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Joe Conason
Joe Conason
13 Feb 2015
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30 Jan 2015
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The Smart Brother? Why Jeb Bush Can't Escape Dubya's Dubious Legacy

Comment

Being singled out as "the smart brother" in an American political and financial dynasty like the Bush family must be a heavy load. But Jeb Bush went far to dispel that burdensome description with his debut address on foreign policy. With its melange of mispronunciations, mistakes and casually ignorant utterances, Bush's speech before the Chicago Council on Global Affairs instantly reminded listeners of the not-so-smart brother — the one who already became the second Bush president.

Such moments of recognition and remembrance are not auspicious for brother Jeb, whose burgeoning presidential ambition depends on persuading voters that he is emphatically not his brother George W. — or as he put it in an ad-libbed line: "I am my own man." But his Chicago outing offered little to reassure Americans wary of the ruinous foreign policy record of the Bush-Cheney administration (an electoral subset that includes almost everyone).

Let's start with the funny parts: Hoping, presumably, to move briskly past a certain disastrous trillion-dollar war, Jeb allowed that "mistakes were made in Iraq, for sure," a remark so vague that even his brother, who once used a similar dodge in discussing torture at Abu Ghraib, would have to agree. Striving to demonstrate his familiarity with the new terror threats encircling the globe, he mentioned the Nigerian Islamist militants who call themselves "Boko Haram," except he called them something that sounded a lot like "Beaucoup Haram." Speaking of ISIS, the Syrian terrorist movement, he referred to Abu Bakr al-Baghdadi as "the guy that's the supreme leader or whatever his new title is — head of the caliphate." Overstating the military manpower of ISIS by a factor of 10, he said the group has 200,000 men under arms, when U.S. intelligence estimates no more than 20,000. (Before his spokesperson corrected that gaffe, it sounded as if he meant to instill fear with a mythical intelligence estimate — yet another deja vu moment.)

At another point, he confused Iraq with Iran, a mistake anybody can make — and in this instance, a metaphor for his brother's failed war, which vastly increased Iranian political, economic and military influence over Iraq.

What Bush failed to provide were specific policy ideas, sticking instead with platitudes about "strength" and "leadership." Explaining how he would deal with ISIS, the former Florida governor kept it very simple: "We have to develop a strategy, that's global, that takes them out.

First, the strategy, you know, needs to be restrain them, tighten the noose, and then taking them out is the strategy." Not much there for the Pentagon or the State Department, but at least he didn't call it "strategery."

The problem facing Jeb Bush is that to prove he is his own man in full, he must somehow erase many of his own previous positions and remarks.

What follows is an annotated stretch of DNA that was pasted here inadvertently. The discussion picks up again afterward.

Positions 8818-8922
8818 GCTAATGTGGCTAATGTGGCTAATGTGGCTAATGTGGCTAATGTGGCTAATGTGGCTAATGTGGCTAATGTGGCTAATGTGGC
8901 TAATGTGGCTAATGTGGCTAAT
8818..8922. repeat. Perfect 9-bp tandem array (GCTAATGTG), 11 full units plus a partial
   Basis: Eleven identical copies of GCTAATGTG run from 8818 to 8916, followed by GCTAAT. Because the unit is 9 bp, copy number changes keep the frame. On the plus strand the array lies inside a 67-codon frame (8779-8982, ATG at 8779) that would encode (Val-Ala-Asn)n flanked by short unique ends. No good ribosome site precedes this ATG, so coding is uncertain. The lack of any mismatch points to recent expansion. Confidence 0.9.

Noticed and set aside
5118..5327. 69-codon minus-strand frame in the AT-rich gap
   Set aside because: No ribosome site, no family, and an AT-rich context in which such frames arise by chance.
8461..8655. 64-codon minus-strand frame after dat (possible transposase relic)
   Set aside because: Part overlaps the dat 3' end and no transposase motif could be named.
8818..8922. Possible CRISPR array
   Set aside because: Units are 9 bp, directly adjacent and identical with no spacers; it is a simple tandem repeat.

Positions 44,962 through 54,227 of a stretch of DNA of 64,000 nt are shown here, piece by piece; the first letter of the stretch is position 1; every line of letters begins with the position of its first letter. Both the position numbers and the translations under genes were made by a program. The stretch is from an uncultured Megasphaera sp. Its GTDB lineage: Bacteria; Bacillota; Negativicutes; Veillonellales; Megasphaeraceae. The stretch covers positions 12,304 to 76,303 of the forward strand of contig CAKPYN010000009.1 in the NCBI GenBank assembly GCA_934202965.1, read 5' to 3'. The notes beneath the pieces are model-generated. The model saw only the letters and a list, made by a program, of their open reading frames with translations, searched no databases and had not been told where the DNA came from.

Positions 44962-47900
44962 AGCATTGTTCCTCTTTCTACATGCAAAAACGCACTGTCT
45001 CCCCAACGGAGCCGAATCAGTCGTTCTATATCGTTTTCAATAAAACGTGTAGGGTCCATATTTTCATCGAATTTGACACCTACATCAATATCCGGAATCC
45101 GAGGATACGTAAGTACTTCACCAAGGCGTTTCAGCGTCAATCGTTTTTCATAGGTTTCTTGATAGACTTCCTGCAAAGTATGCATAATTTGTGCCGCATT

Appearing on CNN in 2010, Jeb said of Dubya, "I have never disagreed with him ... till death do us part." Speaking about Iraq three years later, he claimed, "The war has wound down now and it's still way too early to judge what successes it had in providing some degree of stability in the region" (a statement that can only provoke bitter laughter today). "During incredibly challenging times, he kept us safe," he said in praise of Dubya at the 2012 Republican convention, as if 9/11 and that fateful Presidential Daily Briefing had never happened.

There are other clues to his policy predilections. For his entire career, Jeb has blindly advocated the Cuba sanctions policy that we have finally abandoned after 50 years of failure. That advocacy included a disgraceful episode in which he sought clemency from his presidential father for a bloody anti-Castro terrorist pursued by the U.S. Justice Department.

In keeping with that same foolishness was his early backing of the Project for the New American Century, or PNAC, pulled together in 1997 by William Kristol, the Washington pundit best known for being wrong about everything — in particular the costs, difficulties and results of invading Iraq. As the chief publicist for that war, Kristol told us it would be easy, cheap and hugely successful. Dubya believed him and evidently so did Jeb.

That is an old story — but the putative Republican frontrunner recently released a list of his foreign policy advisors, which bizarrely features Paul Wolfowitz, Dubya's deputy defense secretary and another PNAC enthusiast. Jeb's campaign is proudly displaying the same old gang of advisors who turned the last Republican administration into wreckage.

Maybe Jeb really is the smart brother. So far, however, he shows no sign of being smart enough to avoid that other brother's devastating mistakes.

To find out more about Joe Conason and read features by other Creators Syndicate writers and cartoonists, visit the Creators Syndicate website at www.creators.com.

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